Imagine a typical high school life drawing class — except in a bar. Bikini clad models wielding spears pose on animal-skin throw rugs, while earnest artists scratch away in their sketch pads. There’s a DJ, of course; he’s spinning John Denver’s “Country Roads” mixed with techno music. Should anyone get bored, there are stacks of comic books, graphic novels, T-shirts and varied artworks on a nearby table.
This was the scene at the Tr!ckster lounge, down the street from the San Diego Convention Center during Comic-Con International. Now in its second year, the indie-minded pop-up gallery, retail store and event space dedicated to DIY and creator owned art, has ingratiated itself into the fabric of the Con. It’s become an off-campus, clubhouse of sorts for both industry insiders and fans to rest their weary feet, attend storytelling workshops, browse slightly more offbeat works or commingle over cocktails.
“This is where all the cool kids go,” says Eisner Award-winning Darwyn Cooke, who wrote and drew this summer’s “Watchmen” prequel, “Minutemen.“ “[Comic-Con] is too big now. The convention forgot what it’s about – comics and the creators.”
“People want that personal connection between the artists and the fans,” says Tr!ckster co-founder Anita Coulter. “That gets lost in the sirens and noise of the big convention.”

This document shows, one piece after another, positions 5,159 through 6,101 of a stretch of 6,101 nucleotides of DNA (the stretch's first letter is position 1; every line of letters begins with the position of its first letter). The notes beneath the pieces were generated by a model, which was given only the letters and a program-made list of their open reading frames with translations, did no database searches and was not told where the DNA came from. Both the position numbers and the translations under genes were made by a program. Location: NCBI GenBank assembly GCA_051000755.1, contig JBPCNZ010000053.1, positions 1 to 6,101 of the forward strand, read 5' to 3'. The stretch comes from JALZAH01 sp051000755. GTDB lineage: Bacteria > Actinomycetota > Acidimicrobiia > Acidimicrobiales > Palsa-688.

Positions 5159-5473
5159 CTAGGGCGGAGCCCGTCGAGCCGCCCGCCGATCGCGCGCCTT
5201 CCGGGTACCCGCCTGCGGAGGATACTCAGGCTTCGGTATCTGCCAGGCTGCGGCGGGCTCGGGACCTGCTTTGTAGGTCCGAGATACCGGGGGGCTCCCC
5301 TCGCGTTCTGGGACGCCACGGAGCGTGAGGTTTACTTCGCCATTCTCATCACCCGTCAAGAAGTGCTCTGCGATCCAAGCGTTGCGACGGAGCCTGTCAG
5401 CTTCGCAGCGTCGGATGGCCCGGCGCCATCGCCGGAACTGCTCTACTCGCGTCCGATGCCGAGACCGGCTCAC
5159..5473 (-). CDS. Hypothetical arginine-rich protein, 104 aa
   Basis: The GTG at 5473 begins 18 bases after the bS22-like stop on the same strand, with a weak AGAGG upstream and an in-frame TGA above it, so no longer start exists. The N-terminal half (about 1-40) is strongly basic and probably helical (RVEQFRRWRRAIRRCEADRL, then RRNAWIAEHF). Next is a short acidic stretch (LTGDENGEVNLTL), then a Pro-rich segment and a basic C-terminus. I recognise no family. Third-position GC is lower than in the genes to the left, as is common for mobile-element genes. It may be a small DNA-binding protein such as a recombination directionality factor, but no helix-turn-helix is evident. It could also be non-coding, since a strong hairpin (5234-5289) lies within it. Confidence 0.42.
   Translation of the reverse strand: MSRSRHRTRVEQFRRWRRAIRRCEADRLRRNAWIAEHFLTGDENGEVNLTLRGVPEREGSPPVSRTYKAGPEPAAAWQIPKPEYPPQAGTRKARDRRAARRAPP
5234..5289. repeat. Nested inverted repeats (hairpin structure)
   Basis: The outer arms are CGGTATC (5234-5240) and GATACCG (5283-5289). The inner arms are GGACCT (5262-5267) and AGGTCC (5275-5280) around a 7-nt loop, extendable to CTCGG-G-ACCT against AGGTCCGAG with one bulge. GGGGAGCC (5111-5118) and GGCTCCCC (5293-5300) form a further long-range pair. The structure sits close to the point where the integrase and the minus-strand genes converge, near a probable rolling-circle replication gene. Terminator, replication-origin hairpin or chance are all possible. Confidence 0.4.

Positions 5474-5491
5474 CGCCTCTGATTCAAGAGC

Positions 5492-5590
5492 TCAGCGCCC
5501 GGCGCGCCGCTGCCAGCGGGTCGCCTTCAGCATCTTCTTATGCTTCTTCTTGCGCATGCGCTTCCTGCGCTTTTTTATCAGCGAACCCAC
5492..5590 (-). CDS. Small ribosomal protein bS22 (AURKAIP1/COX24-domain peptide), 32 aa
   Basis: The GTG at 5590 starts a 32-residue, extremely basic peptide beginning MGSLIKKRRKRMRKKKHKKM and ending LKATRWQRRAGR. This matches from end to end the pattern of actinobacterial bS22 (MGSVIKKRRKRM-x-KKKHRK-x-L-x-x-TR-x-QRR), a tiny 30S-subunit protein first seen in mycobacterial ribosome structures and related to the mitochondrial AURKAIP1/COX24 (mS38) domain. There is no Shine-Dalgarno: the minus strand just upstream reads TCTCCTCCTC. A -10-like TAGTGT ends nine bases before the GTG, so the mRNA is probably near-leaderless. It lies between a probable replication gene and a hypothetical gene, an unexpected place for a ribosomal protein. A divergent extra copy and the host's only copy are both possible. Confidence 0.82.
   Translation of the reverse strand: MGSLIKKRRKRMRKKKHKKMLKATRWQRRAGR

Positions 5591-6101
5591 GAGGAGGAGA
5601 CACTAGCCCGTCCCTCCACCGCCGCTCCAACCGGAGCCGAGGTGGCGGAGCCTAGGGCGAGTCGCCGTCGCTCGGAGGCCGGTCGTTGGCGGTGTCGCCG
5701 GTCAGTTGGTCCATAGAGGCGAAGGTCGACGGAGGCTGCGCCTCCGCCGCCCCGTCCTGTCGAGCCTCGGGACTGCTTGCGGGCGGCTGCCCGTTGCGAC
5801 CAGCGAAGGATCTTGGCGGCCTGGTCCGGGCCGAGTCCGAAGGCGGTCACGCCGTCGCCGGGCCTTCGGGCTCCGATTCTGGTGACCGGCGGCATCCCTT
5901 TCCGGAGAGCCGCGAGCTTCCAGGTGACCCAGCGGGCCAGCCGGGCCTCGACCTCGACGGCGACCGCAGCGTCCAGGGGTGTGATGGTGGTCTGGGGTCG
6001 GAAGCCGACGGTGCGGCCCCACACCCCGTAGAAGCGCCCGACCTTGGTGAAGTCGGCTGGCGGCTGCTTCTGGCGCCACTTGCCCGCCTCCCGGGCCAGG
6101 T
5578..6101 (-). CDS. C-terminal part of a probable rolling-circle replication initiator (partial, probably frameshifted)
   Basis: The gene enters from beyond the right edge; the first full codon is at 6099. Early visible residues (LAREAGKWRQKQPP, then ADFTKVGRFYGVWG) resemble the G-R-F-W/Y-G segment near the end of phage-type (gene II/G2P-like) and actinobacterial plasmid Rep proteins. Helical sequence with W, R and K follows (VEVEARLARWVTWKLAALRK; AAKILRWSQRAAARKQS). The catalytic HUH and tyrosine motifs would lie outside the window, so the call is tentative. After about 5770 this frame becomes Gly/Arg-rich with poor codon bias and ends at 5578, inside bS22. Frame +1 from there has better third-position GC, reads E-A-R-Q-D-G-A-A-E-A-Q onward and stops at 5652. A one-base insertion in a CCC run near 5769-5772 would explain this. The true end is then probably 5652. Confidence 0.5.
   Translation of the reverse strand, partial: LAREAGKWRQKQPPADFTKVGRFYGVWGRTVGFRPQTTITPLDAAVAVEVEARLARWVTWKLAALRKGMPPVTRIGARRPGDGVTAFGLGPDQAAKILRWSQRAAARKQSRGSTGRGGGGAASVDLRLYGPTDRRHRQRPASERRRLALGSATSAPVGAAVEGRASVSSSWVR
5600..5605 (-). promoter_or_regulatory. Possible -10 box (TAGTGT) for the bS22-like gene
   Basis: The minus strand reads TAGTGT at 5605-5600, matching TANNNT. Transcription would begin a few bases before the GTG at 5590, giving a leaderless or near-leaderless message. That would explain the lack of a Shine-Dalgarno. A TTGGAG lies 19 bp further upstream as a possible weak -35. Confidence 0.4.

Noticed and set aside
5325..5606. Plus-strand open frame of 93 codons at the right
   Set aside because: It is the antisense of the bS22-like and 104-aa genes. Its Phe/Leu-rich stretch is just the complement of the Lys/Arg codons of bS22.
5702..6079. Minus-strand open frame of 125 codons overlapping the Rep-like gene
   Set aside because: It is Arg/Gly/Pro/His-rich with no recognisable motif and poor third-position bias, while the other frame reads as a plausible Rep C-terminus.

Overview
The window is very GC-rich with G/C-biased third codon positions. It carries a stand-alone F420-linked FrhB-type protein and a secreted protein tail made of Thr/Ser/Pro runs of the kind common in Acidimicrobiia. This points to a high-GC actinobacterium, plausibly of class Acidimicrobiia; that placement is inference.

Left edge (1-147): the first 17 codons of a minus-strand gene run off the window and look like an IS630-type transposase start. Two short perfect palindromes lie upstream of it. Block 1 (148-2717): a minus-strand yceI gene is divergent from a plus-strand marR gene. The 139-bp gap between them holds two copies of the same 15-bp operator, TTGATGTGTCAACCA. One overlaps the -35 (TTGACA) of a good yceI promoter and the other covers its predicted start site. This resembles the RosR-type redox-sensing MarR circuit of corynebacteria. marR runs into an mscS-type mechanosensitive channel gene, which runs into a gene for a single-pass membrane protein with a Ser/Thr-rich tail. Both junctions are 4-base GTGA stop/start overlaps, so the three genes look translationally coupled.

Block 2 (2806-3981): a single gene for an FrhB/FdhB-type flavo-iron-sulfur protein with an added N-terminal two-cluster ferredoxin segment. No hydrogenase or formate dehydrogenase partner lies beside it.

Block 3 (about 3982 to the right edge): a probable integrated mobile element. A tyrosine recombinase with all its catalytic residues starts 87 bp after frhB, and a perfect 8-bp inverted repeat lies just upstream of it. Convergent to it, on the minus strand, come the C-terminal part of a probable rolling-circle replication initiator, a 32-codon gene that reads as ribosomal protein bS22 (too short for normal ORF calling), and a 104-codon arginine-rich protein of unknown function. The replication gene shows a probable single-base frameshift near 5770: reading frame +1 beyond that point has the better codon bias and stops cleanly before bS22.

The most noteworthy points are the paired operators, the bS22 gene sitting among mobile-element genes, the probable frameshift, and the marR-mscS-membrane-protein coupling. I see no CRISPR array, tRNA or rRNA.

Coulter — who co-founded Tr!ckster with Pixar story artists/independent cartoonists Scott Morse and Ted Mathot – says there’s been a slight uptick in foottraffic at this year’s gatherng (A.K.A., “Tr!ck2ter”), with several thousand visitors streaming through Wine Steals/Proper Event Complex a day. The retail gallery is also nearly double in size.
Tr!ckster’s growing popularity speaks to a frustration among artists that Comic-Con has become more about toys, games and big movie roll outs than comic books. It also reflects a groundswell of interest, among both creators and consumers, in more independent and self-produced work.
Digital, DIY publishing options and crowd-sourced funding platforms such as Kickstarter and IndieGoGo have made it possible for artists to be more self-sufficient, steering every aspect of creation and distribution. So the industry is seeing an explosion of more personal and experimental storytelling outside the superhero genre.
It’s a trend that’s especially inspiring to emerging talent, such as 22-year-old Tara Helfer. The recent Carnegie Mellon grad traveled to San Diego from Pittsburgh, but didn’t get into the convention because it was sold out. So Helfer spent her afternoons at Tr!ckster — which she says turned out to be a blessing in disguise.
“It’s not as Hollywood here, there’s less commercial stuff; it’s just people doing what they love,” Helfer says.
Helfer, who hopes to break into animation one day, unexpectedly scored face time at Tr!ckster with some of her favorite creators, like Pixar’s Morse.
“You don’t have to wait in line to meet artists — it’s kind of mind-blowing,” she adds. “I sat down to draw, and within five minutes I was sitting between Jim Mahfood [“Tank Girl”] and Armand Baltazar [“Sinbad,” “The Prince of Egypt”]. This is the treasure of Comic-Con.”
— Deborah Vankin
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